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Canadian History for Kids: The Underground Railroad for Kids

This Canadian History for Kids exclusive looks at the Underground Railroad. This story is a apart of our continuing Black History Month series.

The Underground Railroad for Kids

Was the Underground Railroad for kids, or did everyone use it?
Most runaways were men between the ages of 16 and 35. Women and children escaped, too, but not in the numbers that men did. Many men made the escape and then returned for their family members or hoped that they would make it safely to join them in their new home.

Was it actually a train that went underground?
The Underground Railroad really isn’t a train route, although many escaped slaves did follow the train lines. It wasn’t necessarily underground, although many underground tunnels and hiding places were used to hide runaways from slave-chasers. It was, for a great many people, a way to escape slavery.
The term is known to have been in use by 1840, although it is certain that people had been escaping from slavery long before that. Historians often point to one instance as the first use of the term: Supposedly, the term was first used by the owner of Tice Davids, a slave who fled slavery in Kentucky by crossing the Ohio River. The owner tracked Davids to the river, where Davids disappeared without a trace. The man chasing him remarked that Davids had “gone off on some underground road.”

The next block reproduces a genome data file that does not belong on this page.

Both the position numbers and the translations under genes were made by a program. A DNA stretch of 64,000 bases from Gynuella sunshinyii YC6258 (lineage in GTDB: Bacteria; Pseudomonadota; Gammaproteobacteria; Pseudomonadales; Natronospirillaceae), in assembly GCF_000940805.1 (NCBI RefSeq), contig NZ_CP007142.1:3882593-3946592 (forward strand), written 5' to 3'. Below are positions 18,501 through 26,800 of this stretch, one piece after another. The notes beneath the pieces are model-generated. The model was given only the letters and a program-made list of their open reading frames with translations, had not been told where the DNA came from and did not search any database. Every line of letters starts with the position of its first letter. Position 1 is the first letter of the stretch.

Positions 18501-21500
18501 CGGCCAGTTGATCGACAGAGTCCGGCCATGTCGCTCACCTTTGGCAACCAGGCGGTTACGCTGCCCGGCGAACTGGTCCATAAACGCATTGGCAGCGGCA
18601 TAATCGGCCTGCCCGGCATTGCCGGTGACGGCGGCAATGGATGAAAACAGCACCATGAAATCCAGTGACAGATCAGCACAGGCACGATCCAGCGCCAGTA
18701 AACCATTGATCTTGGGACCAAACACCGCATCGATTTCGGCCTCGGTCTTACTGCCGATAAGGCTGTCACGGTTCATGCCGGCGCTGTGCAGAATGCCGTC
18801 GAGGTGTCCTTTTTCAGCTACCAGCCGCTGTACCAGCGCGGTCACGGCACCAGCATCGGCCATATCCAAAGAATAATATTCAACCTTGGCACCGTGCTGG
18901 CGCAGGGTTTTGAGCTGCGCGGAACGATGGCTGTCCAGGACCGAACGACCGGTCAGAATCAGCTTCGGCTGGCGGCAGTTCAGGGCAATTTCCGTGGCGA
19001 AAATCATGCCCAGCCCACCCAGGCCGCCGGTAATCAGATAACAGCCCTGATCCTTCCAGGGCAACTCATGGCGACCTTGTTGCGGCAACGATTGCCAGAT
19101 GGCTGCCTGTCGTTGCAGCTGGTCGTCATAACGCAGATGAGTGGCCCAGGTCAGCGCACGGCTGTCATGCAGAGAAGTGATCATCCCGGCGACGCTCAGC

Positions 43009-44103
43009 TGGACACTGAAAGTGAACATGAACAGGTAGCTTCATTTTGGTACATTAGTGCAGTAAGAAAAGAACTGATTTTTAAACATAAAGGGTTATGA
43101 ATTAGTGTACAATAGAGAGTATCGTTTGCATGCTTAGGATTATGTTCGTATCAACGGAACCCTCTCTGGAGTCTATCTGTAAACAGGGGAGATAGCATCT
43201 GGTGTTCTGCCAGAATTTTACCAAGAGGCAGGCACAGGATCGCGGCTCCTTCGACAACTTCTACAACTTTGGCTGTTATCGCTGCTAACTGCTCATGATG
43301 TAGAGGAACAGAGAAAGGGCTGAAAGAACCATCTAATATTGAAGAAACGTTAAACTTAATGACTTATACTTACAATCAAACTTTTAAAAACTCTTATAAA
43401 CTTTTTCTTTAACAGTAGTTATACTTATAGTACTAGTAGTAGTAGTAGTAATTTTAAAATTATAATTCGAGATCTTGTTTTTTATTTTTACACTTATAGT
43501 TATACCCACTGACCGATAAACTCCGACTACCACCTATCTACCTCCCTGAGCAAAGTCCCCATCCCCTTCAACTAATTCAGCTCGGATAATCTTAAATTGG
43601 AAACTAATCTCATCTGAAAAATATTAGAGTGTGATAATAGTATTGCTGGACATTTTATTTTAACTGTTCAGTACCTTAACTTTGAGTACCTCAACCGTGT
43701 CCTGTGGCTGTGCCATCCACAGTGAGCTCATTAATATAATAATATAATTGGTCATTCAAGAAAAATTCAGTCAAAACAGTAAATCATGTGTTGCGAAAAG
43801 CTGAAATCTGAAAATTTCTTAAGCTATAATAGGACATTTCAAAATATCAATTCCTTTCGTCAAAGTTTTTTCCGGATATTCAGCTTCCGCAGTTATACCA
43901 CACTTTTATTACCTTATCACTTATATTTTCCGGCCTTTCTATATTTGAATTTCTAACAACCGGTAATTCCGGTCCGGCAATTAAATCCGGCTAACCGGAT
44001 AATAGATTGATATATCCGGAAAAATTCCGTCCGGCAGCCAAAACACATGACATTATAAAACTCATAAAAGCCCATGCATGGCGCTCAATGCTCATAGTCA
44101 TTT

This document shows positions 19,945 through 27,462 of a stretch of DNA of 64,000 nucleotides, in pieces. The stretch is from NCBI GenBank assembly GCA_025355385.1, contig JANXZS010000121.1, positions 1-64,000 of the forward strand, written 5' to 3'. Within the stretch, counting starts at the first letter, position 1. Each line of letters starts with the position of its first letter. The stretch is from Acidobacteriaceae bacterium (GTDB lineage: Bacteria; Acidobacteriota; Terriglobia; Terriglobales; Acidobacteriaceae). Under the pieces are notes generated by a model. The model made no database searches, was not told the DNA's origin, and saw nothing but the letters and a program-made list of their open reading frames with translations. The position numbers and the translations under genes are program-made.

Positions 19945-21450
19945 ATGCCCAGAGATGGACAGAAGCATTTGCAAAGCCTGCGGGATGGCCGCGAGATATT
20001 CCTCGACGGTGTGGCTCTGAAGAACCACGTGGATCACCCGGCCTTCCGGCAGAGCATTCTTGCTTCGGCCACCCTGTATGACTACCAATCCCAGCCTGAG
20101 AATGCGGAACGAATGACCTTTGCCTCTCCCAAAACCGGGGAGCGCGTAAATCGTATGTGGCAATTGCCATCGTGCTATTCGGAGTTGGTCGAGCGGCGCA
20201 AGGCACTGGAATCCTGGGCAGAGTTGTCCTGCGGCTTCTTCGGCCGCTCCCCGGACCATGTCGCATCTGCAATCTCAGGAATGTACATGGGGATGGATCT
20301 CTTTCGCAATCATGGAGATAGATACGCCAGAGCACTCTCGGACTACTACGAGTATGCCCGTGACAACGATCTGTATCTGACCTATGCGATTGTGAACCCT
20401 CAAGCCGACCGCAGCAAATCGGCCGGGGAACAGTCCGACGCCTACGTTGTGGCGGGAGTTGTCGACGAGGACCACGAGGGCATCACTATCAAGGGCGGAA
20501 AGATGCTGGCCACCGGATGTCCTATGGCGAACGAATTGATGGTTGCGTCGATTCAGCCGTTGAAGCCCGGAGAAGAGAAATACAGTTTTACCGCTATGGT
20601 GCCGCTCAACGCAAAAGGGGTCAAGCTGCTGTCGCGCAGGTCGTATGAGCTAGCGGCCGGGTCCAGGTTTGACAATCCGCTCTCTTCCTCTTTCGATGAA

Was there one route that they took all the time?
The Railroad had no one route. That would be far too easy for slave-chasers to figure out. Those who operated and traveled on the Railroad were very clever and had unique ways of hiding from the slave-chasers.

Some examples:

  • Abandoned mine shafts and walkways
  • Tunnels built by pirates or smugglers
  • Covered wagons or carts with false bottoms
  • Hidden compartments of cupboards, floors, and closets.

Some amazing stories also happened, including these original escapes:

  • Frederick Douglass disguised himself as a free sailor and sweated out his escape from Maryland to New York;
  • Henry “Box” Brown had himself packed in a crate and shipped by train from Richmond, Virginia, to Philadelphia;
  • Ellen and William Craft of Georgia posed as master and slave to help both escape.

How did the slaves know where to go?
People who helped slaves escape by feeding them and giving them shelter for a night were said to have “safe houses.”

In dangerous times, runaways found it difficult to know whom to trust. Lanterns hung on lamp posts or in certain windows shone the way to help for runaways, identifying “safe houses.”

People who helped slaves escape to freedom were often called “conductors,” in keeping with the railroad jargon.

In addition to conductors, the Underground Railroad also had other names associated with it, among them:

  • Agent: someone who planned an escape route;
  • Baggage: runaway slave;
  • Brakeman: a person who helped contact runaways, telling them of what was ahead for them;
  • Bypass: an escape route that had been changed because the original route had been discovered;
  • Freedom line: the route of travel for a runaway;
  • Load of potatoes: a group of runaways hidden under hay bales, food, or other things carried in large quantities;
  • Sanctuary: a safe place;
  • Station master: someone in charge of a safe house or sanctuary.

Keep following Canadian History for Kids, as we continue to bring you articles for our Black History Month special.

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